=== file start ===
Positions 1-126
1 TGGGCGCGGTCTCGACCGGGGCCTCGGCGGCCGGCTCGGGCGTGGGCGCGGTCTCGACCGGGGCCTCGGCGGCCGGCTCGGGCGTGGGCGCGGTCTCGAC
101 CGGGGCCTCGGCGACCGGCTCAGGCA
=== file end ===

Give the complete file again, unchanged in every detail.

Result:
Positions 1-126
1 TGGGCGCGGTCTCGACCGGGGCCTCGGCGGCCGGCTCGGGCGTGGGCGCGGTCTCGACCGGGGCCTCGGCGGCCGGCTCGGGCGTGGGCGCGGTCTCGAC
101 CGGGGCCTCGGCGACCGGCTCAGGCA